February 26, 2024

Florida Budget Proposals in Brief: Environment

This post is part of the “Florida Budget Proposals in Brief” blog series, where FPI highlights some of the key components of the House and Senate budget proposals — where they align, how they differ, and what it means for Floridians, communities, and the state economy. Overall, the Senate and House budget proposals for FY 2024-25 are quite similar. Unlike previous years, the joint budget conference committees will not have many significant differences to negotiate. Still, there are some notable variances, and the funding decisions have both fiscal and policy implications for the state.


The Florida Senate passed its fiscal year (FY) 2024-25 budget proposal (SB 2500), which totals $115.9 billion and represents a $578 million (or a 0.50 percent) reduction from the current budget.[1] The Florida House’s FY 2024-25 budget proposal (HB 5001) totals $115.5 billion and represents a $969 million (or a 0.83 percent) reduction compared to the current budget.

The next step in the budget process will be for a Joint Budget Commission to meet and reconcile any differences to propose a General Appropriations Act (GAA) for FY 2024-25. Both chambers will then vote on the proposed GAA, and once it is passed, it will be sent to the governor, who can make line item vetoes and sign the bill into law. The Legislature can then override vetoes if two-thirds of the members, in each chamber, vote to do so. The final budget will be enacted as of July 1, 2024.


Florida Forever 

Florida Forever is a critical program that allows the state to acquire and preserve ecologically important land and prevent future environmental problems, including over-development. The current budget allocates $126.2 million to Florida Forever, the highest appropriation to the program in 15 years. Both the House and Senate FY 2024-25 proposals elevate funding even more, recommending $158 million and $414.3 million,[2] respectively.

Since the Great Recession, legislators have not maintained Florida Forever’s $300-million minimum authorized under the Preservation 2000 Act and voter-passed Amendment 1 (“Florida Water and Land Legacy”) in 2014. Thus, the more impactful and higher Senate proposal of $414.3 million would represent the first time the program has been fully funded since 2009.

Red Tide Mitigation

Red tide (a type of harmful algae bloom) is an abnormal concentration of microscopic plantlike organisms off Florida’s coast that presents a threat to tourism, wildlife, and health. Even at low concentrations, red tide is harmful to people and fish, causing respiratory and skin irritation in the former and potential death in the latter. Concentrations were especially high last spring, and there are concerns warming ocean temperatures will contribute to similar blooms this year.

The current year budget includes $35.9 million for red tide research and grants. For FY 2024-25, both chambers propose red tide funding cuts in the environmental budget. The House proposes $21.4 million (a 40 percent decrease), while the Senate proposes $21.9 million (a 39 percent decrease).[3] These proposed cuts are steeper than the governor’s proposal, which recommends $25.6 million for red tide concerns (a 28 percent decrease).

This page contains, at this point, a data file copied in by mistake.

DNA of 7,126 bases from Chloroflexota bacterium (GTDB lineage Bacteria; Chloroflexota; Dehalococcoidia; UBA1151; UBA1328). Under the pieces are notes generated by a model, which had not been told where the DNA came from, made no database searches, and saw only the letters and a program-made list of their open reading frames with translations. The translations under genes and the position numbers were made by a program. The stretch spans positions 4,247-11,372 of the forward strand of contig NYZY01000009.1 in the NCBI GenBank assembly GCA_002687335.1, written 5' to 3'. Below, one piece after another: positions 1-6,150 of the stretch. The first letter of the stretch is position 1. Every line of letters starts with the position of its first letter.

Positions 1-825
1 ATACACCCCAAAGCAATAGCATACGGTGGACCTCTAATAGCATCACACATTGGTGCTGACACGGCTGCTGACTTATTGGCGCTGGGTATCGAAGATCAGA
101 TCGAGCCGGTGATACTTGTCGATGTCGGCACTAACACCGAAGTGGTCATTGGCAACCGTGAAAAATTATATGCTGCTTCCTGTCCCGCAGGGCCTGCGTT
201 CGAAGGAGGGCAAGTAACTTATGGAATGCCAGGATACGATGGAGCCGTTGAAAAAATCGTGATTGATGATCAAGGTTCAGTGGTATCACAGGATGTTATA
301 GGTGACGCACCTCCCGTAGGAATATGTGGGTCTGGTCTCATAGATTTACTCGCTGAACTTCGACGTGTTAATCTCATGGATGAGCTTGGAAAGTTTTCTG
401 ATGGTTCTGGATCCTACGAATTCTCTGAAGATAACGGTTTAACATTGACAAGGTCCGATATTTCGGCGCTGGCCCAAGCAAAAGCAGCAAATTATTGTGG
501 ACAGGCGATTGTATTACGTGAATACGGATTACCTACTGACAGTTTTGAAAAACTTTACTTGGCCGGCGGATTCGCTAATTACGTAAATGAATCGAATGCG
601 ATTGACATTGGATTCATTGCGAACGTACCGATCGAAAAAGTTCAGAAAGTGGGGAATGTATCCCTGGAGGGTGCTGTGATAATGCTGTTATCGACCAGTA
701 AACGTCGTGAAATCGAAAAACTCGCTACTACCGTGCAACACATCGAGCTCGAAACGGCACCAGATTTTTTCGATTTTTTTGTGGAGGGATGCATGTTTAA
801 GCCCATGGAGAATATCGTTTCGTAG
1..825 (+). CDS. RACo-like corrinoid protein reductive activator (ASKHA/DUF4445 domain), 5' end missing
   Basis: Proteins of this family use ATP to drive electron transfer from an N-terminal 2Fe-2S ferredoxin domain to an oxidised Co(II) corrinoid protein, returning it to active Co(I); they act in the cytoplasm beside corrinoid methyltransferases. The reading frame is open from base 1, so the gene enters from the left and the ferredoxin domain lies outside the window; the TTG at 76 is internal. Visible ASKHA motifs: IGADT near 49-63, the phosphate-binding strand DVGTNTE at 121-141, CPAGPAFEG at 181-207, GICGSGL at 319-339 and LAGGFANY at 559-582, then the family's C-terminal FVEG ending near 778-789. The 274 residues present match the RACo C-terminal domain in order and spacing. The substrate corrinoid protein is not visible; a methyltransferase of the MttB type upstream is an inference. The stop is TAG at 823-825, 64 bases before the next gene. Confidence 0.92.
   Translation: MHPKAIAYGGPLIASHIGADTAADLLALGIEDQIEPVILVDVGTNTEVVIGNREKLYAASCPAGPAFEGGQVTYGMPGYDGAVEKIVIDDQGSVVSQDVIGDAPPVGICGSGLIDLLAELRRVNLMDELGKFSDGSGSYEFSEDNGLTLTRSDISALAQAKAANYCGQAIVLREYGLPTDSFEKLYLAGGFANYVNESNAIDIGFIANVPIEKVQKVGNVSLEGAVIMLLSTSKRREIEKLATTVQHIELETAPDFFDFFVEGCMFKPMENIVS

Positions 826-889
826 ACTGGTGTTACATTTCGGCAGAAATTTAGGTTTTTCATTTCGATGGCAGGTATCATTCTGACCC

Notably, both chambers have legislation moving (SB 1360/HB 1565) that would allow for additional funding for red tide technology, so budget negotiations will determine the Legislature’s priorities. Amid recent spikes in red tide that could negatively impact Floridians, wildlife, and tourism, cuts to red tide projects are ill-advised. Red tide has been a threat to Florida for centuries and will remain so.



[1] For analysis of top-line budget figures, FPI uses the current General Appropriations Act (FY 2023-24), including vetoes, for sections 1-7, which totals $116.5 billion. However, this does not include back-of-the-bill sections.  For the current GAA, including vetoes, plus back-of-the-bill appropriations, supplemental appropriations, and transfer totals, please see the Florida Legislature’s “Fiscal Analysis in Brief: 2023 Legislative Session: Chart 8.”

[2] Line items 1516, 1685, 1686, and 1829 of FY 2024-25 HB 5001 and line items 1516, 1685, and 1829 of FY 2024-25 SB 2500.

[3] Note: The following line items from 2024-25 proposals did not clarify if they include red tide funding so were excluded from FPI’s analysis (red tide is not the only type of harmful algal bloom): HB 5001 line item 1711; line item 2010 in the House, Senate, and Governor’s 2024-25 proposals. Additionally, FPI excluded line items 474 each chamber proposes for the Department of Health to study the health impacts of algae — including red tide, since they are not part of the environmental budget.

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